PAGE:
Don't call it a dental!


Don't call it a dental!

Prioritize preventive care on patients' teeth with a new acronym: COPAT.

The veterinary dental visit is not complete until a discussion is had with the client detailing how to keep their pet's mouth clean and how to minimize recurrence of the disease. Enter ... COPAT. (Getty Images)A few months ago, two veterinary dentists, a president and a past president of the American Veterinary Dental College, sounded off on their favorite terminology for careful examinations and subsequent treatment.

One of those dentists now wants to make a national pitch for a new acronym to cover it all and put preventive care first: COPAT, or comprehensive oral prevention, assessment and treatment.

After all, argues Jan Bellows, DVM, DAVDC, DABVP, FAVD, owner of All Pets Dental in Weston, Florida, prevention is already No. 1 for human dentists. He knows that's still not true for many veterinarians, even though he thinks the change is coming.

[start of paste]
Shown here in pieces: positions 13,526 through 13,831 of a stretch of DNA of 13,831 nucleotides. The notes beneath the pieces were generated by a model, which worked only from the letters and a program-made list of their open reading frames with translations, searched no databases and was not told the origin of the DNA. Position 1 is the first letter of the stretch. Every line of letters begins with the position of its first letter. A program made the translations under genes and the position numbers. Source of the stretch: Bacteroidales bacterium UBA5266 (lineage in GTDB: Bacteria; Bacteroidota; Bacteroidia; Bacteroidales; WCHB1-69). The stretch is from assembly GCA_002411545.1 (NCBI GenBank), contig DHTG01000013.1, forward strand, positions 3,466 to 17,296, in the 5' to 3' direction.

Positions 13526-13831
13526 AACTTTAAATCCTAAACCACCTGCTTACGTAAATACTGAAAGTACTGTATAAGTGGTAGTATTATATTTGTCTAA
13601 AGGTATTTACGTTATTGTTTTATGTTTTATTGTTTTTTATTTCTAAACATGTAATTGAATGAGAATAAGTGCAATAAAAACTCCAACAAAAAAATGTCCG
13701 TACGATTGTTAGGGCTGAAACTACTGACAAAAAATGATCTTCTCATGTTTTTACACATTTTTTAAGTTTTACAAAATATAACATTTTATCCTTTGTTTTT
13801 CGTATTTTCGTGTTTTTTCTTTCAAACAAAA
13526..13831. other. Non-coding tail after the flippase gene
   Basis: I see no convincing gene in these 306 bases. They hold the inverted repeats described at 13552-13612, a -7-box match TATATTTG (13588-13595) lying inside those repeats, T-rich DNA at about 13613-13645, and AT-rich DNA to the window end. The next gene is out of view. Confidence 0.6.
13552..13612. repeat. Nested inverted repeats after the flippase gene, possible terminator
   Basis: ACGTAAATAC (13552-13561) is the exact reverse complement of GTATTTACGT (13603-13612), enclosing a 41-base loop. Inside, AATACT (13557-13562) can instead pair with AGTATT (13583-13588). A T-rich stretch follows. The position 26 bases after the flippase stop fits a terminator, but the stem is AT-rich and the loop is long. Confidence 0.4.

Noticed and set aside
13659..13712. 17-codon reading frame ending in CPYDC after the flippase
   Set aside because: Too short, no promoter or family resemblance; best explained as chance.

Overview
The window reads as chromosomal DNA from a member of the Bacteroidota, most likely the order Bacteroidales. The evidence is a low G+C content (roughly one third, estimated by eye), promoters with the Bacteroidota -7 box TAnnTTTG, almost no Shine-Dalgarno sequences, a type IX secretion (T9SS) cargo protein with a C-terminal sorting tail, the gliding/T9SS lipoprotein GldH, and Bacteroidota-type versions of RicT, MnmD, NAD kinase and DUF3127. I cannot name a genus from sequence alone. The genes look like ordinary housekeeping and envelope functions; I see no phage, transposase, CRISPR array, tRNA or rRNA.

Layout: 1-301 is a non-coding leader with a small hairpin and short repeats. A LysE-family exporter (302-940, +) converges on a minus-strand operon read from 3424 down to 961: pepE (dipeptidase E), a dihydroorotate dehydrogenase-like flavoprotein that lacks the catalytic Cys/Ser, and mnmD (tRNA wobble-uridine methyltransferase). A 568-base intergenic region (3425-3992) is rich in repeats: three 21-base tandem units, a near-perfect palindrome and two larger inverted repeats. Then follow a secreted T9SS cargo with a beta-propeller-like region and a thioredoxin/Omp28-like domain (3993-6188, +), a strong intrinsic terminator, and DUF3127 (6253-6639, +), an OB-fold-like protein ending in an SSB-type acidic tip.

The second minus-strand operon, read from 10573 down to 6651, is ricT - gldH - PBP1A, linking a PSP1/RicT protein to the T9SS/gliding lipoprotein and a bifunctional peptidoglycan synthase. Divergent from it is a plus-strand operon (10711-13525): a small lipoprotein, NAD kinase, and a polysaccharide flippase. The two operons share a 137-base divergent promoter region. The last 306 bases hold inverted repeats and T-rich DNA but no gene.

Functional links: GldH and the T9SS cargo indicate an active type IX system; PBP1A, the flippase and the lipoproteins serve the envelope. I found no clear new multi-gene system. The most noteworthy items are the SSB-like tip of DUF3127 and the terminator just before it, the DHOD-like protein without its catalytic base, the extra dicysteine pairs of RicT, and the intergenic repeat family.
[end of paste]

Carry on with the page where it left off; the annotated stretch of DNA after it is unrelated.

"Years ago, we came up with oral ATP—oral assessment, treatment and prevention—which is exactly what we're often doing. We assess the patient and mouth under anesthesia, then we treat, and talk about prevention," Dr. Bellows says. "What many of us are doing today is different than what human dentists are doing. When our patients come to us, they have halitosis, indicating disease under the gum line already."

What he thinks the future could hold, however, is more like the human dentistry model, where patients show up once or twice a year for preventive examinations and cleanings, instead of waiting for problems to develop.

"We see dogs as young as 3 years old with periodontal disease," Dr. Bellows says. "How many people between 25 and 30 start losing their teeth? It doesn't happen, because we brush and floss and go to the dentist to have our teeth cleaned."

Ready to put client education out front on prevention with COPAT? Start brainstorming your favorite client messaging now. “Our dentistry service is now perfectly COPATcetic,” anyone?